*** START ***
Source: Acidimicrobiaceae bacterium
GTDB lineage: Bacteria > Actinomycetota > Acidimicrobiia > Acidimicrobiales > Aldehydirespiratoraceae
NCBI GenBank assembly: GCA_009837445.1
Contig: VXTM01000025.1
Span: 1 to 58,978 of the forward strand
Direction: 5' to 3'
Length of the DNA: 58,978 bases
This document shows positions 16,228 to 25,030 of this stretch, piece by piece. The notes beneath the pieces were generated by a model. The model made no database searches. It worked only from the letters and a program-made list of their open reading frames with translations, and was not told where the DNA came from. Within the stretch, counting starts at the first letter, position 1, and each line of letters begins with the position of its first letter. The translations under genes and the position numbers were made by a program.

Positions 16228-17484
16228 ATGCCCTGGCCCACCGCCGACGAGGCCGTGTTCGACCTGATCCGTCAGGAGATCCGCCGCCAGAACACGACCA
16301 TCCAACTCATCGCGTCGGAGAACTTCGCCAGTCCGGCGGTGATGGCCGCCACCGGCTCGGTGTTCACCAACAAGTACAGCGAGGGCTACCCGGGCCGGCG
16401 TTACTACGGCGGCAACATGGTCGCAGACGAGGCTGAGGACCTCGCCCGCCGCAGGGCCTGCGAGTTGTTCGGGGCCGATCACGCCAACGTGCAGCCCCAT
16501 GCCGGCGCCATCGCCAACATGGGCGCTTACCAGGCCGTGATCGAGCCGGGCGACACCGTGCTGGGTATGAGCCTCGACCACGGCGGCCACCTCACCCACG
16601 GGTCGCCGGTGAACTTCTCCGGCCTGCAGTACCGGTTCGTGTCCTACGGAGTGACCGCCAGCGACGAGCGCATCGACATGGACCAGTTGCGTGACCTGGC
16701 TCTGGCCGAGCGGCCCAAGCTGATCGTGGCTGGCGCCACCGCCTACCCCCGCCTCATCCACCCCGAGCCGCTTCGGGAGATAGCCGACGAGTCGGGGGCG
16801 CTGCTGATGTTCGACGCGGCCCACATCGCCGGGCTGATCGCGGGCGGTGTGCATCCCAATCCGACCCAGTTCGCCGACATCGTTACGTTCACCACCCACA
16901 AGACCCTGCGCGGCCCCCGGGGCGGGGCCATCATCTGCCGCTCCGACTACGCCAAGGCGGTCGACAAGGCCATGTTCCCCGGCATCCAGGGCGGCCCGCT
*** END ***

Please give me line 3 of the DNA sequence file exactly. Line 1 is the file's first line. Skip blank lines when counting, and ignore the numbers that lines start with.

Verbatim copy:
NCBI GenBank assembly: GCA_009837445.1